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Oasis and Warehouse face administration – 2,300 jobs at risk as COVID-19 hits high street

Oasis and Warehouse face administration - 2,300 jobs at risk as COVID-19 hits high street 1

The collapse of the women’s fashion retailers would threaten around 2,300 jobs.

Sky News has reported the popular high street names are close to appointing accountancy firm Deloitte to oversee an insolvency process.

An announcement was expected either later on Tuesday or Wednesday.

The administrators are likely to furlough most of the employees who keep their jobs under the government’s Coronavirus Job Retention Scheme, which was announced last month.

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Oasis and Warehouse Group and Deloitte both declined to comment.

The group had been trading in 90 standalone high street stores, as well as 437 concessions in popular department stores including Debenhams and Selfridges.

The crash into administration would come three weeks after The Oasis and Warehouse Group opened talks with prospective buyers following an approach from an unnamed company.

Sky News said there is understood to have been strong interest in a deal.

But the uncertainty caused by the coronavirus pandemic, which has forced thousands of companies out of business, is thought to have derailed any chances of a deal being completed.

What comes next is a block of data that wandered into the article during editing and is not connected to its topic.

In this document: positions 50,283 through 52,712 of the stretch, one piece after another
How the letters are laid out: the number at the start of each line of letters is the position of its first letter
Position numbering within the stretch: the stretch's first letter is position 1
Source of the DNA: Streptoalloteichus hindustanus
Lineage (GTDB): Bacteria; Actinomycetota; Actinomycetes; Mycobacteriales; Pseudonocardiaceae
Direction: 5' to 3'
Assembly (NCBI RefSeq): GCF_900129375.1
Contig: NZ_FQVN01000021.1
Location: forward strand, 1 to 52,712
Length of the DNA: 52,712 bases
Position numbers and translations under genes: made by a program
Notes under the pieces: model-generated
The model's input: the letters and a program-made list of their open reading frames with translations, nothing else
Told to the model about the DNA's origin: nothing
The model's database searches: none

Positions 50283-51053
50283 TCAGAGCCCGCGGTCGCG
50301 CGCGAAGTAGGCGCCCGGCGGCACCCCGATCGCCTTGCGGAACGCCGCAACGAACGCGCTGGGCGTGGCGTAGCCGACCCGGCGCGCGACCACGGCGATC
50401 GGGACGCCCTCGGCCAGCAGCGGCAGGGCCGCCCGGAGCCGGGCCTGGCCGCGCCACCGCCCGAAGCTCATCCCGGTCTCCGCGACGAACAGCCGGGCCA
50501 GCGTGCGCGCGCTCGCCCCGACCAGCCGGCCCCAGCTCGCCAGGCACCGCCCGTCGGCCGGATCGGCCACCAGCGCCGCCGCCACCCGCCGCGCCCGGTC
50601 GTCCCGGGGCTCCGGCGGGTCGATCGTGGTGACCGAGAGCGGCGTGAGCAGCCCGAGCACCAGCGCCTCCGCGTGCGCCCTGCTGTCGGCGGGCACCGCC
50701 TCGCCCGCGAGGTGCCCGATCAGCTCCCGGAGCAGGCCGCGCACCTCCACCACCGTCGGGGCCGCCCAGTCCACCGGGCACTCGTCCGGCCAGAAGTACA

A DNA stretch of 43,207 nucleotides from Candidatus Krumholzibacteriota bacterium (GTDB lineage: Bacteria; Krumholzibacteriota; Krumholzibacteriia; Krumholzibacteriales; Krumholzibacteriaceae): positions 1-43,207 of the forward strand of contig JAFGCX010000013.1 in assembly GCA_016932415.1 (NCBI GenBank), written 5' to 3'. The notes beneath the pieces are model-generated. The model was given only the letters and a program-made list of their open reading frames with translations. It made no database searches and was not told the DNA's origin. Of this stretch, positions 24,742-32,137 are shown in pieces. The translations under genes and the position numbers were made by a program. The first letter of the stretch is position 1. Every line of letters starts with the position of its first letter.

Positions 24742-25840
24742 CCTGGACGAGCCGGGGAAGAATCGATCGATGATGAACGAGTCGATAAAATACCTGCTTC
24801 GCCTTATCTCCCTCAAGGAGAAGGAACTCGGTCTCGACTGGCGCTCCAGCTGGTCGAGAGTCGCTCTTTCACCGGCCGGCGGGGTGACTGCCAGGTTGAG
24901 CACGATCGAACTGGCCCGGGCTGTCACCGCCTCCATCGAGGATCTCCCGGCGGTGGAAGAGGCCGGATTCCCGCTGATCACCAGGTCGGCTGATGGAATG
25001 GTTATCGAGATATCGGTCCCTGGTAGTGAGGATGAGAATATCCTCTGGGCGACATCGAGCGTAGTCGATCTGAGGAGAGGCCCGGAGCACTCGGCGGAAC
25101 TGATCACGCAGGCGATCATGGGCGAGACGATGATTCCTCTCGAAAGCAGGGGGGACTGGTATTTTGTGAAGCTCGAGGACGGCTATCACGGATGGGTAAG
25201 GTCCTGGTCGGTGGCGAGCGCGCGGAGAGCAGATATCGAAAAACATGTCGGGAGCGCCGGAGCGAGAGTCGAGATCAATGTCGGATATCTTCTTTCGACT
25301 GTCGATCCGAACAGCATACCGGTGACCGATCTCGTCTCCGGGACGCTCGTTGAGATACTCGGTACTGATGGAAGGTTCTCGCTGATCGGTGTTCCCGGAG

Despite this, talks are still expected to continue with potential bidders once Deloitte’s appointment is confirmed.

In a statement released at the start of the sale process, a spokeswoman for the retailer said: “Like all businesses operating in these unprecedented times, we continue to work on how we can best navigate through the current challenging circumstances following the COVID-19 outbreak.”

Sky News has also reported people close to Oasis and Warehouse said the retailer had shown signs of a turnaround in its business performance under owner Hashim Ladha.

The collapse of the group comes during what is the most troublesome time in the history of the British high street, which has been struggling to turn around its fortunes over the past few years.

Some of the country’s biggest retailers are struggling to cope with the consequences of the coronavirus outbreak.

Strict lockdown measures enforced by the UK Government mean thousands of businesses have been forced to close, leading them to lose millions of pounds in business.

Last week, Debenhams confirmed it was calling in administrators, putting more than 22,000 jobs at risk and forcing it to close 142 shops.

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The current owners want to push the business into administration then buy it back debt-free.

Debenhams said: “This move will protect Debenhams from the threat of legal action that could have the effect of pushing the business into liquidation while its 142 UK stores remain closed in line with the Government’s current advice regarding the Covid-19 pandemic.”


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